Why This Oregon Restaurant Instituted A 'No-Tipping' Policy

Before the pandemic, it looked like America's restaurants may have had a successful future embracing no-tip policies. According to Eater, the trend of wrapping gratuities into the price of meals, or instituting higher menu prices in order to pay servers a better living wage, caught on several years ago and it looked like the U.S. might have been embracing a national wave of change with revised methods for paying servers and staff in 2020. Once COVID-19 swept through the world, however, many restaurants scrambled just to stay open and it looked like this revised business model fell flat for a time being as the industry focused on survival.

Though, calls to abolish tipping have once again resurfaced. TVO reports that restaurants just don't pull in the same money that they used to, and this has led to staffing issues. Since the pandemic has encouraged cashless transactions as well, some servers also receive a smaller cut of tips as a result. One Portland-based restaurant has finally bucked the trend and made waves as a result of nixing tips, per Insider. Owners of "Russian gourmet restaurant" Kachka in the Northwest have now replaced tipping with a mandatory 22% service fee on all bills, raised its lowest wages to $25 an hour, and even extended medical insurance benefits to all of its employees.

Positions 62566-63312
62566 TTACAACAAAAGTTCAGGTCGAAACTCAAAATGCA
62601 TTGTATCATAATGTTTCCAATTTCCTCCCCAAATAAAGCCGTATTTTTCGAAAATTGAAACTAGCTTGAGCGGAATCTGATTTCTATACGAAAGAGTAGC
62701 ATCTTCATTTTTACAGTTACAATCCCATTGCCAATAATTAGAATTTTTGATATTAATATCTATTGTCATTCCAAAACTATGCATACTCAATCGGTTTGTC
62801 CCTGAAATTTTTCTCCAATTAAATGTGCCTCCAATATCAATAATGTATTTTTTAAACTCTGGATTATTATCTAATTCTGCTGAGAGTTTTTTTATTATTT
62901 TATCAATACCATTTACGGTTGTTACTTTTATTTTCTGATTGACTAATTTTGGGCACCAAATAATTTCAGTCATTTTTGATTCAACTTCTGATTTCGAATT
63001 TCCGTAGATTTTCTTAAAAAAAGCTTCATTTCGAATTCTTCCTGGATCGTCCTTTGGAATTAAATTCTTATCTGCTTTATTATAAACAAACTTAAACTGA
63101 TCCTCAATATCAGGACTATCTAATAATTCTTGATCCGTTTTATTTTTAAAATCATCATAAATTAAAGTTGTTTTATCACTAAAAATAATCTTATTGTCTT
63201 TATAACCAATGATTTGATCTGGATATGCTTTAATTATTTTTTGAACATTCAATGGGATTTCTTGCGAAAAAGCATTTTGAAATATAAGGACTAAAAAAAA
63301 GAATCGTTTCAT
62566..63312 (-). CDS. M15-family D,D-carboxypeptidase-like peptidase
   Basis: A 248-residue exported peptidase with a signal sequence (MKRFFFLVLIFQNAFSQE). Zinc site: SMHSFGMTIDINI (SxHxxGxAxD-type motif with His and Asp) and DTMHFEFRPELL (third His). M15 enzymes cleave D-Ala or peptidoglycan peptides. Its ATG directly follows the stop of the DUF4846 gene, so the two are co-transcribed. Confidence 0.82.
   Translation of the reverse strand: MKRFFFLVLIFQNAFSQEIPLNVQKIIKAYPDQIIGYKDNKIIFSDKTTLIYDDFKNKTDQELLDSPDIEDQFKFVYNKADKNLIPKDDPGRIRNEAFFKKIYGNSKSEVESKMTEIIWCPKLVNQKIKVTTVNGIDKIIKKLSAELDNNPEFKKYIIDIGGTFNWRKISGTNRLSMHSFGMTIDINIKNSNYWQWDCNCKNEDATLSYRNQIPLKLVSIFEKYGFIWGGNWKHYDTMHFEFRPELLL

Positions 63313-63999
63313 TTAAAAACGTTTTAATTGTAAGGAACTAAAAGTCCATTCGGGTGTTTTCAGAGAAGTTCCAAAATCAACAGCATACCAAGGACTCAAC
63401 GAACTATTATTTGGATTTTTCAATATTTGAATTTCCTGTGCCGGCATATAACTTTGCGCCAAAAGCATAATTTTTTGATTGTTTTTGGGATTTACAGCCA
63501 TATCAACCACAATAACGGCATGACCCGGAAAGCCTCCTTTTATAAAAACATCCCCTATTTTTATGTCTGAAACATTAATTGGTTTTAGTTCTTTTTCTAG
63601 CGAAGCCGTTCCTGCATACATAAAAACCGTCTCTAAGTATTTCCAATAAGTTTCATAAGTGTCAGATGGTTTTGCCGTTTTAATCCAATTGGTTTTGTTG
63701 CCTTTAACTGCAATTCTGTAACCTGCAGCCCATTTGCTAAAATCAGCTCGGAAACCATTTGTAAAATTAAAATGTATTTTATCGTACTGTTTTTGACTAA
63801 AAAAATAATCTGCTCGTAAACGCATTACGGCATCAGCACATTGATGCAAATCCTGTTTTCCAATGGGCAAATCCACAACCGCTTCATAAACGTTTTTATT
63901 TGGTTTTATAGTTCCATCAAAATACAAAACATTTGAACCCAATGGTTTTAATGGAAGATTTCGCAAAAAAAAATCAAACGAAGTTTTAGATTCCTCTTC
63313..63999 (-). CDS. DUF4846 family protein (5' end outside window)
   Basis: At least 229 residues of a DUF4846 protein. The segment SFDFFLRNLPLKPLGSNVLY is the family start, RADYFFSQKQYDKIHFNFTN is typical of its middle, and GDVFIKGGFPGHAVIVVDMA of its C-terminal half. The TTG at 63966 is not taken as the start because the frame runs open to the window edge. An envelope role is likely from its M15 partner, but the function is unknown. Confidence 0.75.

The restaurant released an official statement supporting the change, stating, "Tipping, at its most innocent, creates inequity between 'front-of-house' and 'back-of-house' workers, and at its most sinister, continues a tradition of racism." This bold decision has sent ripples through the restaurant industry and many have taken notice.

A new era of no-tipping may be on the horizon

Kachka, the restaurant that abolished standard tipping practices, went on to counter critics that have taken offense to their new policy of included gratuity through service fees (via Insider). The restaurant stated that most of its clientele already tip above 20% and the new service charge ensures equal compensation to all staff. Kachka has only put the new policies into practice since the new year started, but they appear optimistic regarding the change. The only factor they didn't take into account is the emergence of Omicron and the effects the new wave of COVID-19 may have on their business in general.

According to owners, the restaurant can afford to pay its workers the new, higher rates evenly across the board thanks to the increased service charge. They also stated that while it might make more sense to simply raise prices, the current business model for restaurants works against that action and it makes more sense in the present time to implement an included gratuity. Kachka has made the first move and now only time will tell if the rest of the food industry catches on to this reinvigorated movement to completely abolish tips in favor of fixed living wages.